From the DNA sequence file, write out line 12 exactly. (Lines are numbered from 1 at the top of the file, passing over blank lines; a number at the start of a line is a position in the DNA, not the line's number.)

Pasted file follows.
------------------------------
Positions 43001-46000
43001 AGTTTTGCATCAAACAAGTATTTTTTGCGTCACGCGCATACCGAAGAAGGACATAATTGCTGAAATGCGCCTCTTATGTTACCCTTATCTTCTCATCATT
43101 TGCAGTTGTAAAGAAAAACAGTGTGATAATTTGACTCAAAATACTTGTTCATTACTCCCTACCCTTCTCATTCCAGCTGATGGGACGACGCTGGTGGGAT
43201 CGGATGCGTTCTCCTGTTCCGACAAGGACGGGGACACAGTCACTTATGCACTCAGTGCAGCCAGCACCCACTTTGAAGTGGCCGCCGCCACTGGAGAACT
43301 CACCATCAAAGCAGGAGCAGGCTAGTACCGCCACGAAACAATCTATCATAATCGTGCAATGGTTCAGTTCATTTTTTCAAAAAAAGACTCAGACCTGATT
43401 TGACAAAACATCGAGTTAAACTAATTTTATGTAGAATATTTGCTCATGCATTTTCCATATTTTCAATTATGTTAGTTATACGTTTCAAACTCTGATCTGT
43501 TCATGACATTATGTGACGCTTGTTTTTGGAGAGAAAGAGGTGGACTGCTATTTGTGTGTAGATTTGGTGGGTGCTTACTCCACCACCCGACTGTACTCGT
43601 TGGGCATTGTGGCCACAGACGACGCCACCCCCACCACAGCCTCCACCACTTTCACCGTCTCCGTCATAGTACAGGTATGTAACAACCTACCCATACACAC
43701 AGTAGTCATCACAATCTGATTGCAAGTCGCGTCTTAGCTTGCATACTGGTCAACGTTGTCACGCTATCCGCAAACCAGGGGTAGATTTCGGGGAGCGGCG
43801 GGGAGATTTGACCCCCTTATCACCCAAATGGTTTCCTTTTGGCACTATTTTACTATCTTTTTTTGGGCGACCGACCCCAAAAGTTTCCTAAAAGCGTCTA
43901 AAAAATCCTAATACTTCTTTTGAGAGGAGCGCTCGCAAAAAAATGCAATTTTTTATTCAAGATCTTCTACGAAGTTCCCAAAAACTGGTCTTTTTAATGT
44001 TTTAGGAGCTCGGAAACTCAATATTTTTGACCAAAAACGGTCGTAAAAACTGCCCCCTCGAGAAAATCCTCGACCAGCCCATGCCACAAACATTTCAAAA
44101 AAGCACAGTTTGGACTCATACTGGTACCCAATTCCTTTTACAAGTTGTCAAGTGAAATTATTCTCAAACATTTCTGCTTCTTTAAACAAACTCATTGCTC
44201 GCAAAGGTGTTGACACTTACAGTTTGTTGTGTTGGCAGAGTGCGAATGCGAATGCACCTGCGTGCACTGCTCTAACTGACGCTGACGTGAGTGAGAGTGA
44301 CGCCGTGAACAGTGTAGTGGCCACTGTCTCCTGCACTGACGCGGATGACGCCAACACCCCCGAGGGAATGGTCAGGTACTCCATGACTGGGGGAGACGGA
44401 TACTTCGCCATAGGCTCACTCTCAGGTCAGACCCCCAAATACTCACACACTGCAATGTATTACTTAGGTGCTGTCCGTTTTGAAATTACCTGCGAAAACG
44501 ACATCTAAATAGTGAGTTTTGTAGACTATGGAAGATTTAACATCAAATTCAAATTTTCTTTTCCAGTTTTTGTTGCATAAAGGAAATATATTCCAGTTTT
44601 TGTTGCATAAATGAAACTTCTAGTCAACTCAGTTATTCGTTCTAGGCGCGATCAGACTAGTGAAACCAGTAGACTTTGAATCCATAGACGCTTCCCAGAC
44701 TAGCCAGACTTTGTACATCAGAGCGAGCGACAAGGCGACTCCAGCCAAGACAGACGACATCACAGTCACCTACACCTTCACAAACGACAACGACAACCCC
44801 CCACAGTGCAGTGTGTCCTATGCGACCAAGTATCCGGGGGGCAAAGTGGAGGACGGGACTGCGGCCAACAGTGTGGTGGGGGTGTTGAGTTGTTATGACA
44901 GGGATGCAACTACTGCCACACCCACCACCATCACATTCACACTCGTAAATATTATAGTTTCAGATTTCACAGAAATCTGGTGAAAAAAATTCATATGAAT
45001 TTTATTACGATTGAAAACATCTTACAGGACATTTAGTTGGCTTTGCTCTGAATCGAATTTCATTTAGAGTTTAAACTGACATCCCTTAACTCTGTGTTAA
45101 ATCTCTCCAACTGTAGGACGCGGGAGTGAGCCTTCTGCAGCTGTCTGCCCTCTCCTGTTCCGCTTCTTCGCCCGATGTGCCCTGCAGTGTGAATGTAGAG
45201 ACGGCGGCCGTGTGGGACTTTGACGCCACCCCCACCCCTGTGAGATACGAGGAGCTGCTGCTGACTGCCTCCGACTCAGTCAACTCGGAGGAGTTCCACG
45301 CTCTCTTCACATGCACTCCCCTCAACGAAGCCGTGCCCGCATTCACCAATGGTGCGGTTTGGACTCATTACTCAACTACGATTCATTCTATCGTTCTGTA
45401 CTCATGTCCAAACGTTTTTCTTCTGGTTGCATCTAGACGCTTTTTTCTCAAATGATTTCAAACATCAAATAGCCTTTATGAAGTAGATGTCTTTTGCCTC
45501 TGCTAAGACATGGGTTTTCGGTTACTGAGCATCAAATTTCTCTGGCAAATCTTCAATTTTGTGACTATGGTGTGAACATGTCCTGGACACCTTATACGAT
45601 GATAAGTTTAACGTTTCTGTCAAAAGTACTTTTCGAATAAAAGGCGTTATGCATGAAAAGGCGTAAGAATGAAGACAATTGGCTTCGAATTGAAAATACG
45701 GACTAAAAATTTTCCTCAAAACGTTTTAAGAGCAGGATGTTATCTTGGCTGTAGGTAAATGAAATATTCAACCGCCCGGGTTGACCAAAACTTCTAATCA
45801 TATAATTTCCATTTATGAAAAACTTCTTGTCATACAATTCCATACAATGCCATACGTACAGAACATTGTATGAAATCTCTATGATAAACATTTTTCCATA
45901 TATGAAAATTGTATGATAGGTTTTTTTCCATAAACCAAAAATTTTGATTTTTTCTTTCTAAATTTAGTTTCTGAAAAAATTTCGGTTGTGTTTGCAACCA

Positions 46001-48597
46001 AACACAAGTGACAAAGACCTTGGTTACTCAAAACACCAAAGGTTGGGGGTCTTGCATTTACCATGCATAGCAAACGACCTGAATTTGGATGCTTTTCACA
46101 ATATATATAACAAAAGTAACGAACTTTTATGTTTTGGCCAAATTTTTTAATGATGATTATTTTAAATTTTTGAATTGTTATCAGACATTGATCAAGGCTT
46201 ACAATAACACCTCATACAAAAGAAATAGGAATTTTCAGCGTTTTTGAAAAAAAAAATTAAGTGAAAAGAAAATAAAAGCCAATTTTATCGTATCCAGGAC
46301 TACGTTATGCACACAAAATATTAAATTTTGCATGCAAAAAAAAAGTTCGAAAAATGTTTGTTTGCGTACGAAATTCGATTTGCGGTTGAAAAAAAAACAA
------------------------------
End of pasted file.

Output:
44001 TTTAGGAGCTCGGAAACTCAATATTTTTGACCAAAAACGGTCGTAAAAACTGCCCCCTCGAGAAAATCCTCGACCAGCCCATGCCACAAACATTTCAAAA